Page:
The latest constitutional challenge to Obamacare has been flatly rejected by a federal appeals court and the Arizona law that would allow citizens to abstain from buying health insurance struck down.
The 9th U.S. Circuit Court of Appeals Thursday rejected the claims of two Arizona citizens in a lawsuit, launched in 2010 by the conservative Goldwater Institute, claiming the Affordable Care Act’s individual mandate violates due process rights.
The ruling follows the 6th Circuit’s rejection of due process claims in a 2013 case.
In addition, the panel struck down as preempted by federal law the Arizona Health Care Freedom Act, which amended the state constitution to make it lawful for residents to abstain from buying health insuring without paying any penalty.
The lawsuit also raised a unique challenge to the constitutionality of the Independent Payment Advisory Board (IPAB) created by Congress to issue budget recommendations for Medicare programs if they exceed growth projects. The lawsuit alleged that by creating IPAB, Congress unconstitutionally delegated its powers to an unelected and unaccountable agency.
The trial court rejected the claim on its merits, but the appeals court held that the trial judge did not even have jurisdiction to rule and ordered the claim dismissed.
Congress passed the Affordable Care Act, dubbed Obamacare, in March 2010. In creates a new regulatory system to increase medical insurance coverage and lower the cost of medical care. The individual mandate requires individuals, who are not covered by employer or other health insurance, to purchase health coverage or pay a penalty.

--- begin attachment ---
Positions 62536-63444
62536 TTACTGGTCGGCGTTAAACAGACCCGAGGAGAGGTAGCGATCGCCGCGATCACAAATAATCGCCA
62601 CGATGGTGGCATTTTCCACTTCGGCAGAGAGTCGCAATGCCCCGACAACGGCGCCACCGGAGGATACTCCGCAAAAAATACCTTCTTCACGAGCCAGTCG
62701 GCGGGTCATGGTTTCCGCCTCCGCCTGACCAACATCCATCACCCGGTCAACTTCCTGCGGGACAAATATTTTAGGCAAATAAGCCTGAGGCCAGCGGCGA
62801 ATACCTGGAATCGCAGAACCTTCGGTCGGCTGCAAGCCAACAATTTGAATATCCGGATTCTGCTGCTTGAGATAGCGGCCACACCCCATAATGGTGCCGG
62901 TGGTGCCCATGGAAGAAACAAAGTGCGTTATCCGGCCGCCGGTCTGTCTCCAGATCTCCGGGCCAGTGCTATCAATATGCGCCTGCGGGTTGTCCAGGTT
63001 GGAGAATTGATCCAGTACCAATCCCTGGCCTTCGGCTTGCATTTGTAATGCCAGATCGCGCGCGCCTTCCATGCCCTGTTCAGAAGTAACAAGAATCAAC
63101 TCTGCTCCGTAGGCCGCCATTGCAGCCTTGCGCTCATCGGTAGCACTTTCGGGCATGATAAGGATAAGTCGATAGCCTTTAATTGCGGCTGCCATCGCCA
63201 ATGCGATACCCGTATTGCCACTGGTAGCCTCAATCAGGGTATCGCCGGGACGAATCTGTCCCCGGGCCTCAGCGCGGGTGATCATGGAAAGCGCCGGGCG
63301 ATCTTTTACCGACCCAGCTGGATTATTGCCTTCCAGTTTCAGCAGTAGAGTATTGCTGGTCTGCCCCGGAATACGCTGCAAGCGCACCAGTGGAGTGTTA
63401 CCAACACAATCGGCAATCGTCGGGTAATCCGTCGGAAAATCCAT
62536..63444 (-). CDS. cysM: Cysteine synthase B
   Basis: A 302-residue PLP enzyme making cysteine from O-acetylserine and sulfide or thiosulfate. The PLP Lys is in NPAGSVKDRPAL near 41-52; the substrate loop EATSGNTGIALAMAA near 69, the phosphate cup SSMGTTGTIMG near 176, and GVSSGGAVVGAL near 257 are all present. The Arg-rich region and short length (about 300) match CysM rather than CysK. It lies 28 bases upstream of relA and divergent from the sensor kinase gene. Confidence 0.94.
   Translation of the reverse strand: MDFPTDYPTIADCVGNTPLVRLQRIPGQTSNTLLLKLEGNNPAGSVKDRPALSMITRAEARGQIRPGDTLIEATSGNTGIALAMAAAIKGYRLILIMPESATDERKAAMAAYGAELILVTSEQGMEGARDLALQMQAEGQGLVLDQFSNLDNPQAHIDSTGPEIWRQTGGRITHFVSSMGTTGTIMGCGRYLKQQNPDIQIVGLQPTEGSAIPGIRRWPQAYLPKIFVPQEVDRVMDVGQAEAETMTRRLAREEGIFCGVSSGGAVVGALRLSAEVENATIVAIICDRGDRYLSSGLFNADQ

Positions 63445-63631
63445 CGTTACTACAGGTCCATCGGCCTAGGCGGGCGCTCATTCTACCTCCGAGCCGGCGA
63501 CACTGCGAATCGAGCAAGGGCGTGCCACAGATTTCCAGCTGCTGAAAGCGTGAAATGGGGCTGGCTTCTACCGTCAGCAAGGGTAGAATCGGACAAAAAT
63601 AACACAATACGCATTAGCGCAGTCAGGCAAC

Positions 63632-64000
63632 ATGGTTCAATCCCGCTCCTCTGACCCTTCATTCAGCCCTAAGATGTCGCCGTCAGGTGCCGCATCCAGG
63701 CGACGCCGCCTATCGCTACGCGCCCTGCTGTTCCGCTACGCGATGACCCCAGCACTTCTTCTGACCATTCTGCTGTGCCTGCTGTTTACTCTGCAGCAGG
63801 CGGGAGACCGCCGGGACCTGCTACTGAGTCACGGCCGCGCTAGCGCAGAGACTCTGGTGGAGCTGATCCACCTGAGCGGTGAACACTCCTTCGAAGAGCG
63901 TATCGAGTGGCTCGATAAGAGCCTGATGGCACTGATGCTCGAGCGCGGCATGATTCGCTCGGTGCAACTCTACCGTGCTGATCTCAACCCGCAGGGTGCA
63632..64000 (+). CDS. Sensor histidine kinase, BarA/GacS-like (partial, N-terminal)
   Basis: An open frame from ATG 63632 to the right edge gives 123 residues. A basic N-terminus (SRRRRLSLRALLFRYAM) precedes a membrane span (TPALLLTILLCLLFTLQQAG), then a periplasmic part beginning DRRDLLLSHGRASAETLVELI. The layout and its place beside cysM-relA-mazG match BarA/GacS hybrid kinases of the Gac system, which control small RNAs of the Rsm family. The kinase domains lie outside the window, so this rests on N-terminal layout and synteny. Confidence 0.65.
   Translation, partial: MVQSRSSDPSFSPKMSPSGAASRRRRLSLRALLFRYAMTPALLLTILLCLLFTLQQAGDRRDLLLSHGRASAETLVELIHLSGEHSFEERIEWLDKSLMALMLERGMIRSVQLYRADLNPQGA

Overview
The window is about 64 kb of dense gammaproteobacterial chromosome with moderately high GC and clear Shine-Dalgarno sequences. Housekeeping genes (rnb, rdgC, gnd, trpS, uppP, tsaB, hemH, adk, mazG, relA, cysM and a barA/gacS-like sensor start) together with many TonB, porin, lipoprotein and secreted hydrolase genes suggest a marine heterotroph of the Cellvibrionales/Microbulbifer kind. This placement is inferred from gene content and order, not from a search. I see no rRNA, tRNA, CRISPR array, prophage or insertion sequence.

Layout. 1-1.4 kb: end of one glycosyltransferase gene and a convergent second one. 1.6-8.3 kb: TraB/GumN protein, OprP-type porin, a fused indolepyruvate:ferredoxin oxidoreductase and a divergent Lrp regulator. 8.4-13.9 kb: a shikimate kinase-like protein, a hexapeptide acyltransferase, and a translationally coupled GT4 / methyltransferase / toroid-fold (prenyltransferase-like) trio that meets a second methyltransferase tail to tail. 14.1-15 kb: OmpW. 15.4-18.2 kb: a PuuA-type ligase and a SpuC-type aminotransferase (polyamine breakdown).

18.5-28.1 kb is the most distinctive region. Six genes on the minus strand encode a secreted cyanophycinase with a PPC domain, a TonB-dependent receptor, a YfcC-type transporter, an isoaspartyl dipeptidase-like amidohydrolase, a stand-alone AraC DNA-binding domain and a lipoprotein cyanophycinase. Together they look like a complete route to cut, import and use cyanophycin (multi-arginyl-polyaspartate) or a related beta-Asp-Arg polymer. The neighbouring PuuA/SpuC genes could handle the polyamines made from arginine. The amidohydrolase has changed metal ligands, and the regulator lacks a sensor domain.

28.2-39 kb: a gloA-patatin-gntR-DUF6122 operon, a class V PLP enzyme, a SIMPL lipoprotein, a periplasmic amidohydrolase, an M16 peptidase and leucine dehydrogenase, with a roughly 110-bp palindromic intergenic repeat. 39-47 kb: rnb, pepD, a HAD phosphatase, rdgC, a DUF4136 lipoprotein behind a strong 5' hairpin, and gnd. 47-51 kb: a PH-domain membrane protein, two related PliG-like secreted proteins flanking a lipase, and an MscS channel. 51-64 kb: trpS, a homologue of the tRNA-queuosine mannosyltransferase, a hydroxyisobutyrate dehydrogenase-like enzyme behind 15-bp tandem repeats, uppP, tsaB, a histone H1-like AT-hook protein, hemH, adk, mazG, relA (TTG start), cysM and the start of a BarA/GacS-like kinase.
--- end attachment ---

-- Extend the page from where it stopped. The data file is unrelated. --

Nick Coons and Dr. Eric Novack filed suit challenging the constitutionality of the law in 2010.
“The fact that the individual mandate forces Coons to expend funds on either medical insurance or a penalty implicates plaintiff’s economic interests only – a substantive due process right abandoned long ago by the Supreme Court,” wrote Judge Susan Graber.
“Contrary to Coons’ contentions, the individual mandate does not force him into an intimate relationship with an intermediary insurer or preclude the doctor-patient relationship of his choice. He remains free to obtain medical insurance of his own choosing – or to obtain no insurance, but at a financial cost – and to use or not use any such insurance in selecting future doctor-patient relationships,” she said.
As for the Arizona law allowing citizens to skirt the ACA requirements, the panel held it is a “classic case” of federal preemption of a state law that will stand in the way of the goals of Congress.
Judges Mary Schroeder and Jay Bybee joined Graber in the opinion.
Case: Coons v. Lew, No. 13-15324